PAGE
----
Nicholas Kristof of The New York Times gets it absolutely right in his recent column, “Too Small to Fail”: “If we want to get more kids in universities, we should invest in preschools. Actually, preschool may be a bit late. Brain research in the last dozen years underscores that the time of life that may shape adult outcomes the most is pregnancy through age 2 or 3.”
And it’s not just brain science researchers and educators who agree with him. Kristof’s column highlights the work of various experts, including Nobel Prize-winning economist James Heckman, whose work is focused on early education for disadvantaged children because he sees that as perhaps the highest-return public investment in the world today.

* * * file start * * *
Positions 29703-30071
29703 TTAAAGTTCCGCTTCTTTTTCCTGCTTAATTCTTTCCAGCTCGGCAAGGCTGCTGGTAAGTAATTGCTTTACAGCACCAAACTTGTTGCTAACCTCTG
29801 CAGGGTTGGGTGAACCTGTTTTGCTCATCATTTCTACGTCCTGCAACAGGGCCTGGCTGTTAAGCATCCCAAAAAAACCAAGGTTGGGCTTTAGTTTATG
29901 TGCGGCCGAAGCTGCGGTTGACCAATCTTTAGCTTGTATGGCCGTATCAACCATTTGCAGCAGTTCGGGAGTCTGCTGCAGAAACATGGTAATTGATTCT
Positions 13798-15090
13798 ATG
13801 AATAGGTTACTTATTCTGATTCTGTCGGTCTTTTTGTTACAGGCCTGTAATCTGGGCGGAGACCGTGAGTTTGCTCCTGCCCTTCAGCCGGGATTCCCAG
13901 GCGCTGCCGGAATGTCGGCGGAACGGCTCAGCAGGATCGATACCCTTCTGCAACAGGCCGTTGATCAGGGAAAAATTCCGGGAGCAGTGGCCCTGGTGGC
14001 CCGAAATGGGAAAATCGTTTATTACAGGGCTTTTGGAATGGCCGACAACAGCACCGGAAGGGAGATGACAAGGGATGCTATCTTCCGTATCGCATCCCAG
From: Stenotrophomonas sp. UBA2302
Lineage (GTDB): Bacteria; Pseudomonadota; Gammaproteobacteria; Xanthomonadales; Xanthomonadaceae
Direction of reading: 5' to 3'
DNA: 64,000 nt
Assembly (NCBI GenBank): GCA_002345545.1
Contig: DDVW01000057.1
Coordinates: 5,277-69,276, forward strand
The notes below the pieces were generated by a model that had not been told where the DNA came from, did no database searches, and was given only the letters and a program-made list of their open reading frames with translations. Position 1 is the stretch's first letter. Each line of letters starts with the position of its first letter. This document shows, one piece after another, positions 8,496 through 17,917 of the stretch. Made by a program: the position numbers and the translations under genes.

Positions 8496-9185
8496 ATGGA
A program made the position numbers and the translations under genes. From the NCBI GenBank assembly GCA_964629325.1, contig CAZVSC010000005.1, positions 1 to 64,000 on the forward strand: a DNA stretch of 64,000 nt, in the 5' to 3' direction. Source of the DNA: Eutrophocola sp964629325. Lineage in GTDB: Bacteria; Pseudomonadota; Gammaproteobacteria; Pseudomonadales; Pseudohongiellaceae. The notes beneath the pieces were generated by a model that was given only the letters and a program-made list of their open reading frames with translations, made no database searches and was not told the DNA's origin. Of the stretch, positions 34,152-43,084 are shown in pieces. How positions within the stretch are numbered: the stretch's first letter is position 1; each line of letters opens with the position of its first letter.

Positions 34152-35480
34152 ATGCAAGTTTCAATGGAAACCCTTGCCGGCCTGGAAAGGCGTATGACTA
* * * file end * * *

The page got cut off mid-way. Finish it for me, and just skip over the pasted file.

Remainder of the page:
The Bainum Family Foundation’s work in Wards 7 and 8 of the District of Columbia reflects these same principles. While we once worked mostly with secondary school students, we have shifted our focus to infants and toddlers because we, too, realized that we need to reach children earlier. We support strong investments in high-quality early learning, plus wrap-around supports through elementary school to help children and families thrive.